Craterellus calicornucopioides is widespread and common. Decline is limited, mostly from habitat loss due to Sudden Oak Death killing the preferred host tree, Tanaok.
Due to the total Area of Occurrence, and limited overall population decline, it is assessed as Least Concern.
Craterellus calicornucopioides was long referred to by the European species, C. cornucopioides (Thiers1985, Arora 1986).
The distinct western North American entity was described from a Type collection made in Mendocino County, California, USA (Frank 2015).
Craterellus calicornucopioides is known from central California, USA, north into Washington state. This species is most common in Tanoak (Notholithocarpus densiflorus) dominated forests in northern California and southwest Oregon, but occasional in live oak woodlands to the south, and mostly with Oregon White Oak (Quercus garryana) to the north.
Population of this species is widespread, occurring over a large expanse of western USA. Locally, it is a very abundant species. Most of the population is currently stable, but decline of Tanoak due to the introduced pathogen Sudden Oak Death (Phytophthora ramorum) is worrisome.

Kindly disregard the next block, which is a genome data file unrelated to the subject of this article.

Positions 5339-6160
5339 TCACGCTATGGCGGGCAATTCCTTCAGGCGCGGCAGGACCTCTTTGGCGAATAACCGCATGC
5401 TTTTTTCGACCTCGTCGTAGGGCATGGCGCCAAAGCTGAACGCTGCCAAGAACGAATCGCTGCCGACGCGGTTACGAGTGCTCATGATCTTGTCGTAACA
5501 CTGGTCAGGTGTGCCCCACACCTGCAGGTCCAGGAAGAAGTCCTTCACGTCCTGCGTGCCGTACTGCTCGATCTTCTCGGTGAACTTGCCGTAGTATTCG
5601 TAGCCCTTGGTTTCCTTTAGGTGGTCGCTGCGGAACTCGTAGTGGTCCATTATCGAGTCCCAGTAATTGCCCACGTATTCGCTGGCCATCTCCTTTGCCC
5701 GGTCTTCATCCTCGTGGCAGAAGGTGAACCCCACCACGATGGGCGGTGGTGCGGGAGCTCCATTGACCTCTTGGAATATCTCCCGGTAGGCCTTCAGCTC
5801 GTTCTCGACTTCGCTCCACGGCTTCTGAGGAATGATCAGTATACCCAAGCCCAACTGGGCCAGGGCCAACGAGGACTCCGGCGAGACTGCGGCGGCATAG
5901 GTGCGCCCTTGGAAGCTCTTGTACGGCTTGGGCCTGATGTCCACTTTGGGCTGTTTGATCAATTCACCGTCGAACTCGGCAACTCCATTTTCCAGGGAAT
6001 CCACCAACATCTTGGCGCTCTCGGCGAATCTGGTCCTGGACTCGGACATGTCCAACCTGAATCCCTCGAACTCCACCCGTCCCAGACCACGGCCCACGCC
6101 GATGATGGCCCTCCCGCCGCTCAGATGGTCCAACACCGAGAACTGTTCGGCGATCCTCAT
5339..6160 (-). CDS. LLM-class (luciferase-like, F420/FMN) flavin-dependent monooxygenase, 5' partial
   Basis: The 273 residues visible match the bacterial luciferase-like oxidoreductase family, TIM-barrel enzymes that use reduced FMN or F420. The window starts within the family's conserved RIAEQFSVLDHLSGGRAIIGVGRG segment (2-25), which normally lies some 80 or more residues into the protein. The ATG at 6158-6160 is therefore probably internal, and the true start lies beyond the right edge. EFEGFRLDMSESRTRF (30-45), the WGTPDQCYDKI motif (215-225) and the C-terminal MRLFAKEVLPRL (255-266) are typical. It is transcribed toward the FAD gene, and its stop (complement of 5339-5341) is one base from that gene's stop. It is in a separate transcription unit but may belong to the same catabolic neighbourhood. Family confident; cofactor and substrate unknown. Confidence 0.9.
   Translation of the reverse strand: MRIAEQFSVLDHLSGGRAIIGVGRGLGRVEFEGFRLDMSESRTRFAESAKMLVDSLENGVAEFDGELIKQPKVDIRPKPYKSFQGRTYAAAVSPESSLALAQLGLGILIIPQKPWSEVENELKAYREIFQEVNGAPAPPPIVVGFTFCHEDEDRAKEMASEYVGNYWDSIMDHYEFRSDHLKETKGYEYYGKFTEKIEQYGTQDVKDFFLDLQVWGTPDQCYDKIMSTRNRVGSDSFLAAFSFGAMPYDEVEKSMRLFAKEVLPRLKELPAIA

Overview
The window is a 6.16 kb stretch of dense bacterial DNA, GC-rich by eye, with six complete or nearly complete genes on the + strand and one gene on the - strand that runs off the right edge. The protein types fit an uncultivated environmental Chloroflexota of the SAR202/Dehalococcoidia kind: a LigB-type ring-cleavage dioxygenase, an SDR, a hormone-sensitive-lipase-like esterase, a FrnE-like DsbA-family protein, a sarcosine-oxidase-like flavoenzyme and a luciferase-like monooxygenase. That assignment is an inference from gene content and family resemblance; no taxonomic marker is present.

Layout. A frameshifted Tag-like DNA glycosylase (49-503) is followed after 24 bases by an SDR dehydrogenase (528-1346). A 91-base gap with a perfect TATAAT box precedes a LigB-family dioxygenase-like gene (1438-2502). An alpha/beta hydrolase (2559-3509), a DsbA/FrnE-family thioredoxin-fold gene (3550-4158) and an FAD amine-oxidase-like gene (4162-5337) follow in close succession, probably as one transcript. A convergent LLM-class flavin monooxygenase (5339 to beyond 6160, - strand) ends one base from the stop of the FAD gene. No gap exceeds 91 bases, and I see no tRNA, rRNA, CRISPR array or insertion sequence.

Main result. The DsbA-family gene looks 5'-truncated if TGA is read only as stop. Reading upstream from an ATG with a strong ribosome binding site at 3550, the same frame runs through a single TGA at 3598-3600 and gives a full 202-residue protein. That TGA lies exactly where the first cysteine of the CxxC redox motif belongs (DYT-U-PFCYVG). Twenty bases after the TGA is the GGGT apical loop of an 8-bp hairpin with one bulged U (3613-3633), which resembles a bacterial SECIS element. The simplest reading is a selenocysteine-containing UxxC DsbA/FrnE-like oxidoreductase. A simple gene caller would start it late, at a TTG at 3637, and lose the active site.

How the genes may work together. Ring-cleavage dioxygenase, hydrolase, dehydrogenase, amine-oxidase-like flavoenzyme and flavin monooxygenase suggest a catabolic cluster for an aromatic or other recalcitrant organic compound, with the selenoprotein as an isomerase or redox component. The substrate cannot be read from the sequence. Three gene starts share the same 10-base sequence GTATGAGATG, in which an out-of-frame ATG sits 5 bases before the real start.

Population Trend: Stable
Craterellus calicornucopioides is ectomycorrhizal with hardwoods; especially Tanoak (Notholithocarpus densiflorus), Coast Live Oak (Quercus agrifolia) and Oregon White Oak (Q. garryana). Also reported with Vaccinium and/or Douglas-fir (Pseudotsuga menziesii) in the northern portion of its range (Frank 2015). Very common in the mixed evergreen forests of northern California, occasional elsewhere, fruiting from early winter into spring.
Overall, this species appears stable, with local populations under threat due to the introduced pathogen Sudden Oak Death (Phytophthora ramorum) killing large swaths of Tanoak.
Limit the spread of Sudden Oak Death in northern California forests.
No specific research is needed with regards to this species.
Craterellus calicornucopioides is a highly desired edible species, and is collected by hobbyist foragers and commercial pickers. However, no decline has been recorded due to current harvest practices.
Arora, D. 1986. Mushrooms Demystified. Ten Speed Press: Berkeley, CA. 959 p.
Frank, J.L. 2015. Nomenclatural Novelties. Index Fungorum 249: 1.
Siegel, N. and Schwarz, C. 2016. Mushrooms of the Redwood Coast. Ten Speed Press: Berkeley, CA. 601 p.
Thiers, H.D. 1985. The Agaricales (Gilled Fungi) of California. 2. Cantharellaceae. Mad River Press: Eureka, CA. 34 p.